The Occupy Wall Street movement, which began in New York in September last year and rapidly spread to hundreds of cities and towns across the United States, continues organising against the greed and exploitation of the “1%”. Occupy activists are mobilising against home evictions, supporting workers fighting for their rights and taking action against corporate exploitation and environmental destruction.
More than 50 people rallied outside the Perth headquarters of British multinational corporation Serco on March 9 to protest against the company's ongoing push to privatise and take over public services. Serco runs Australia’s immigration detention centres and is responsible for implementing the oppressive government policy of mandatory detention. In addition, the company has contracts to run prisons and hospitals and other public services. The protest was calling for all of these privatised enterprises to be returned to public hands.
Video by Kenjiwardenclyffe The Australian mainstream media has been awfully quiet about the Trans Pacific Partnership Agreement (TPPA), of which round 11 is now underway in Australia at the Melbourne Convention Center over March 1 to 9. These talks are being held in secret.
This is an abridged version of an article that first appeared on February 24 in the Occupied Chicago Tribune, the newspaper backing Occupy Chicago. Despite brutal forced evictions of Occupy camps across the United States late last year, the movement for the interests of the 99% against the 1% is still going strong.
Police and bailiffs removed peaceful Occupy London protesters from their camp outside St Paul’s Cathedral on February 28. The Coalition of Resistance, which unites a range of groups and individuals to campaign against the British government's savage austerity measures, released the statement below in response. Read more of Green Left's coverage of the Occupy movement. * * *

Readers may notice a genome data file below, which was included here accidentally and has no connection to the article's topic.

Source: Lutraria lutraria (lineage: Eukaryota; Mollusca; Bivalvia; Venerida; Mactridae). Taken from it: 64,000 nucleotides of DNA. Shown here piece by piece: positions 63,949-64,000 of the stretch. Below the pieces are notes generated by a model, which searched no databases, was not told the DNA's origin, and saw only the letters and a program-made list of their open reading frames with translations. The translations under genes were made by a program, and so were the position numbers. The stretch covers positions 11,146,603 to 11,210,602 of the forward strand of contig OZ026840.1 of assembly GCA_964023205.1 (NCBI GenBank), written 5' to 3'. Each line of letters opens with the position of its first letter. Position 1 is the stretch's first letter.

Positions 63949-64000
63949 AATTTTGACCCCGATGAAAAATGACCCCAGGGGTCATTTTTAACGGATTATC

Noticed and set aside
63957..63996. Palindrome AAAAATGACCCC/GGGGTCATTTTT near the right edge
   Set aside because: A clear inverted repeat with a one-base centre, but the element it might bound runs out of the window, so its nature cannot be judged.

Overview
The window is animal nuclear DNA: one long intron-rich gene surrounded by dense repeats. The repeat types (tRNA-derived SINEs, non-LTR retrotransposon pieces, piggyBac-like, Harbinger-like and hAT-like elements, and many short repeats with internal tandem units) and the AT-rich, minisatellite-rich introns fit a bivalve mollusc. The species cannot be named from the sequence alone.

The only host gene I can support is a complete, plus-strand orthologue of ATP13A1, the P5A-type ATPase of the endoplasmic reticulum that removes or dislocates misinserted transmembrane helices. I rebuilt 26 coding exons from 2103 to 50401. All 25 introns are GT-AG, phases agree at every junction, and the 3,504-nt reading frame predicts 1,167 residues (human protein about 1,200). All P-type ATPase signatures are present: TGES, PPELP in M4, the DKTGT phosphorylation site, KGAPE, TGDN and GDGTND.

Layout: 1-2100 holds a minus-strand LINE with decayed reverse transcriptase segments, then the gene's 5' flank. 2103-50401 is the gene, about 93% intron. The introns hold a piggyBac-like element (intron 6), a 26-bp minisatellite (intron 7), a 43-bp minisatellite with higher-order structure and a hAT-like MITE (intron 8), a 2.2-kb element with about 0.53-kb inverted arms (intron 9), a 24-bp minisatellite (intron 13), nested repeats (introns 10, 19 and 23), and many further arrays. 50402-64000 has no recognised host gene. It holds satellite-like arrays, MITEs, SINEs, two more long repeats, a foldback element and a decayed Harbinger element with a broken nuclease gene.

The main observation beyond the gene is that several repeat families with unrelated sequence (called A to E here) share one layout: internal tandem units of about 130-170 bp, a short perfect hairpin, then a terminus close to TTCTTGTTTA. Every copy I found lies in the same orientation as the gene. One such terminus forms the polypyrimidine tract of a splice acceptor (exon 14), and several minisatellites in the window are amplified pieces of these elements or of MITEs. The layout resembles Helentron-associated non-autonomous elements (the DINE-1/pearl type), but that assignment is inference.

Chicago workers occupy plant, score win Workers facing layoffs at a Chicago window factory have declared victory after occupying their plant for 11 hours, OccupyWallSt.org said on February 24. The Occupy Wall Street website said: “Through direct community action, including the support of Occupy Chicago, the workers and their union prevented the California-based Serious Energy company from closing the plant for another 90 days. The workers hope this will give them time to keep the plant open, possibly by purchasing it themselves and creating a worker-owned co-op.”
At last, the police have become efficient. They may have stumbled slightly with their investigation of News International, but they haven't made the same mistake with the people sitting around by St Paul's. Last year, presumably, if they'd been asked to evict Occupy London protests who camped at St Paul's Cathedral, they'd have written a report saying: "We have left no stone unturned in pursuing the occupiers, but after driving round the cathedral hundreds of times we have no evidence of any tents anywhere, or, indeed, of any cathedral."
Adelaide has a new social movement in town, yet with a familiar name: Occupy. The Occupy movement has been criticised for its lack of focus and demands, yet in Adelaide there is a clear focus for direct action: Rupert Murdoch. Hence the name: Occupy Murdoch. Occupy Murdoch specifically focuses on corporate controlled media, especially News Corporation. Adelaide's daily tabloid The Advertiser is a Murdoch paper that publishes rubbish dressed up as “news” to distract people and supports specific political interests.
The Occupy movement in the US may have disappeared from media headlines. But it has not disappeared from the streets of many US cities. However, dropping attendances and ongoing police repression have caused problems for the movement. Inspired by protests in the Arab world and Europe, the wave of occupations began in September last year. Thousands gathered in Zuccotti Park near Wall Street in New York to protest against the system that promotes inequality and undemocratic rule by the super-rich — the “1%”. Similar protest sites sprang up across the US and many other countries.
Occupy Sydney occupied the head office of Westpac in Sydney on January 30 to protest against the axing of 188 jobs. The people whose jobs are being axed will have to train their overseas replacements, who will be paid far less. Meanwhile, Westpacs CEO Gail Kelly was paid $9.5 million in 2011 and Westpac made $6.9 billion.